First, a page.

We hope you enjoy our weekly round up of all things bilingual and bicultural:
1) Immigrants’ Children: An NPR occasional series – Immigrants bring many things to the U.S., but their lasting contribution to the country has always been their children. NPR’s series Immigrants’ Children looks at that legacy, telling the stories of those children and examining the issues they face. I can’t wait to read or listen to more of this interesting series. The one about the Germans in Wisconsin is definitely worth reading, especially as it relates to bilingual education. As usual, some of the comments are just plain weird.
2) Libraries to Showcase Bilingual Resources During El Dia de Los Ninos/El Dia de Los Libros – As the nation’s population continues to become more diverse, hundreds of libraries will showcase their multicultural programs and services this April 30th during national El Día de los Niños/El Día de los Libros (Children’s Day/Book Day). There’s a link to the site which contains more information about this wonderful event. I’m excited because I just found out the Denver Art Museum – together with the complex that surrounds it: other museum’s and the city’s public library – will be hosting a series of events to celebrate this day. Can’t wait to take Vanessa!
3) The importance of a national César Chávez Day – For the the nationwide community of Mexican-Americans, Chavez is a heroic role model because his actions, on behalf of the migrant farmer, resulted in positive change. His courage created a legacy that while remembered is also forgotten until the words he made famous, Si se puede, are randomly invoked by politicians and activists. This past 31st of March, marked the birthdate of César Chávez, a truly outstanding human being. If you’d like to teach your kids about him, but don’t have a lot of information on him, check this website out: Celebrating César Chávez.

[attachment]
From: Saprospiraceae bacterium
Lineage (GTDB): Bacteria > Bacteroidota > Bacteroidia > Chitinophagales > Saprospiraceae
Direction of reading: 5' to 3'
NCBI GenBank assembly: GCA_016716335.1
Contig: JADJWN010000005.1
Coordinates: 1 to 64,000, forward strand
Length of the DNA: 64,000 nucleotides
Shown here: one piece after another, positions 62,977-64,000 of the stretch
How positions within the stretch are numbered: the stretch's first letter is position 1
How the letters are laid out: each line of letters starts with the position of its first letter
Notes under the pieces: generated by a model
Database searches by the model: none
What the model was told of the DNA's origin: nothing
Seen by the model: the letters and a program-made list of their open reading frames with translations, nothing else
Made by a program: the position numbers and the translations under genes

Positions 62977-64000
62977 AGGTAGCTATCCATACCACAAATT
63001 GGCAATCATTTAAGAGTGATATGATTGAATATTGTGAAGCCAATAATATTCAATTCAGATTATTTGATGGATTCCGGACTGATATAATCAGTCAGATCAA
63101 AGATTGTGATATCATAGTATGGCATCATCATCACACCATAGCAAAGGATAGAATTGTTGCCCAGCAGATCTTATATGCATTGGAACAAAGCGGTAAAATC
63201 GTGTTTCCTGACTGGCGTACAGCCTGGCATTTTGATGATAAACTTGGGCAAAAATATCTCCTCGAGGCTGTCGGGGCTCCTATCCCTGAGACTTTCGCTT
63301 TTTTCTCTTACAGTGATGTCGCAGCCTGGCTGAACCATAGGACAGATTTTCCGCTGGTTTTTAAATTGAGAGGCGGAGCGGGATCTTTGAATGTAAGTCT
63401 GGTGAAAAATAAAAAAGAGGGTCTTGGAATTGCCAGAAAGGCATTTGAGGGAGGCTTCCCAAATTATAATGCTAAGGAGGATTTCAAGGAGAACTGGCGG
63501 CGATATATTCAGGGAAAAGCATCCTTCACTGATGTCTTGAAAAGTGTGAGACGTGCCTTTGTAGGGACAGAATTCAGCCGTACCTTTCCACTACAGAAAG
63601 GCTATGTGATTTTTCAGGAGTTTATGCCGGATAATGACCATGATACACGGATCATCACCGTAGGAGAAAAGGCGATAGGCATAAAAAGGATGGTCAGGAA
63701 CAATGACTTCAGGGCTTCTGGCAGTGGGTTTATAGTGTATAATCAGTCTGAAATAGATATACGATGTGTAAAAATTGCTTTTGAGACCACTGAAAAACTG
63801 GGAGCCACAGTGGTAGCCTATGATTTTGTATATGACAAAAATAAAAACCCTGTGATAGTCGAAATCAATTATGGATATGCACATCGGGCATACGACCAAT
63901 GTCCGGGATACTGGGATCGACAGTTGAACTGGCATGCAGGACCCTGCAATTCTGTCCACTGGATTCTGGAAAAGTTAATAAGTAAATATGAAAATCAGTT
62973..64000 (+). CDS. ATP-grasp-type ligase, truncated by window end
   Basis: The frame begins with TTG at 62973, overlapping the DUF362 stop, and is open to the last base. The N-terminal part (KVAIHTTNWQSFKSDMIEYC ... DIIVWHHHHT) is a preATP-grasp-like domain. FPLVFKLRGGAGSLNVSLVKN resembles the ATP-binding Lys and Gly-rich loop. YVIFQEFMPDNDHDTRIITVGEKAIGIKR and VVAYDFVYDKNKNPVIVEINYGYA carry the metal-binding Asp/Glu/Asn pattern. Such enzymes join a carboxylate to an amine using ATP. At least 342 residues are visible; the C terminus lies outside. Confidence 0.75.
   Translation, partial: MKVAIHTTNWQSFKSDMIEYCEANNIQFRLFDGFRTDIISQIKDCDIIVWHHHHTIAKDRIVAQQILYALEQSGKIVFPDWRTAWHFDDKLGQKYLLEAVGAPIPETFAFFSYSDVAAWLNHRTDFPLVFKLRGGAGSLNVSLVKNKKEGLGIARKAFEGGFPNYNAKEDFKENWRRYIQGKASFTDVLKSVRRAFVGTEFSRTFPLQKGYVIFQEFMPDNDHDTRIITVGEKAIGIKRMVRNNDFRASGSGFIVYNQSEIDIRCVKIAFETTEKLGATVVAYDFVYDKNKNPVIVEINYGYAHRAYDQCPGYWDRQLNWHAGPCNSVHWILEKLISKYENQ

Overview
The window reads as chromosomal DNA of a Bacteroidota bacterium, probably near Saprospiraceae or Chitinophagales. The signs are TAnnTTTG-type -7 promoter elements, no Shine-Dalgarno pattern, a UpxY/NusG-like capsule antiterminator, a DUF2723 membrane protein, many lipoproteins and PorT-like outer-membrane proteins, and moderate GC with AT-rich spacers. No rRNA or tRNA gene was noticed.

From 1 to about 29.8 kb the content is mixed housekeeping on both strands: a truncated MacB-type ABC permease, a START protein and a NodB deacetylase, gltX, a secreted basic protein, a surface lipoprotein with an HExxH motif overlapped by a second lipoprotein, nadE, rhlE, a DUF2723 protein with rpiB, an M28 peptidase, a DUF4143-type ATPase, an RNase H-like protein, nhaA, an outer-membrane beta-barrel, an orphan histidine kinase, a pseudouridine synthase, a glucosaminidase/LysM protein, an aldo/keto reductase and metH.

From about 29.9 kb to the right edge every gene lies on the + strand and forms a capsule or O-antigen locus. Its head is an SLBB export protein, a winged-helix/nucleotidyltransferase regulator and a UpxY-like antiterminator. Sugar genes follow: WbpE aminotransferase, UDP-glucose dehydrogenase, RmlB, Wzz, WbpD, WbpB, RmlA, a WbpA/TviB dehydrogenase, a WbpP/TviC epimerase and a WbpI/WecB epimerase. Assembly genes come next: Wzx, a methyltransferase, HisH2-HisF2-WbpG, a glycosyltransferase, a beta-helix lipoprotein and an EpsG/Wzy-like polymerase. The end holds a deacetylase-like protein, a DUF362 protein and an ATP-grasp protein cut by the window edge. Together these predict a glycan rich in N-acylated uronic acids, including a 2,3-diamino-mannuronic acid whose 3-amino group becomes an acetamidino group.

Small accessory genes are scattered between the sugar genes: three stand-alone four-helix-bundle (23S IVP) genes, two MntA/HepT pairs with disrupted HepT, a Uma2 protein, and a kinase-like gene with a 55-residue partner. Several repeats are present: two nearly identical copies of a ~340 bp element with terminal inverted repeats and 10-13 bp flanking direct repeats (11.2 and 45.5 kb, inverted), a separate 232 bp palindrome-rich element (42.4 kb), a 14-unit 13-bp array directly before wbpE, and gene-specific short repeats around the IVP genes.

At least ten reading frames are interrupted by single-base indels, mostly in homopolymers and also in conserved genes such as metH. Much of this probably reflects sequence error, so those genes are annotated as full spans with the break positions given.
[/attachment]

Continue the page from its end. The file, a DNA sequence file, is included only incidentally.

4) More minorities in suburban schools yet they experience less diversity and more segregation – According to a report the Pew Hispanic Center released recently, though the student population of America’s suburban public schools has shot up by 3.4 million in the past decade and a half – and virtually all of this increase (99%) has been due to the enrollment of new Latino, black and Asian students – there has been only a modest increase in the racial and ethnic diversity of student populations at the level of the individual suburban school. Not surprising and a call to find a way to change things…
On a lighter note:
5) Expanding Kids’ Horizons: Makers of multicultural toys offer children new ways to see the world – ‘The world does not revolve around me.” That appears to be the message of a number of manufacturers who have recently entered the multicultural toy market. Some of these I’ve heard of before – particularly our fellow bilingual education advocate, Boca Beth – some I haven’t. Some could be real interesting. Hmmm…
6) Free download of Spanish Alphabet Bilingual Song for Children - Here is a chance to get Boca Beth’s cool Rappin’ the Spanish Alphabet / Rappin’ el alfabeto español song off their 2nd bilingual music CD. Speaking of Boca Beth, here’s a great giveaway. Ana calls the song “catchy and fun!” What are you waiting for?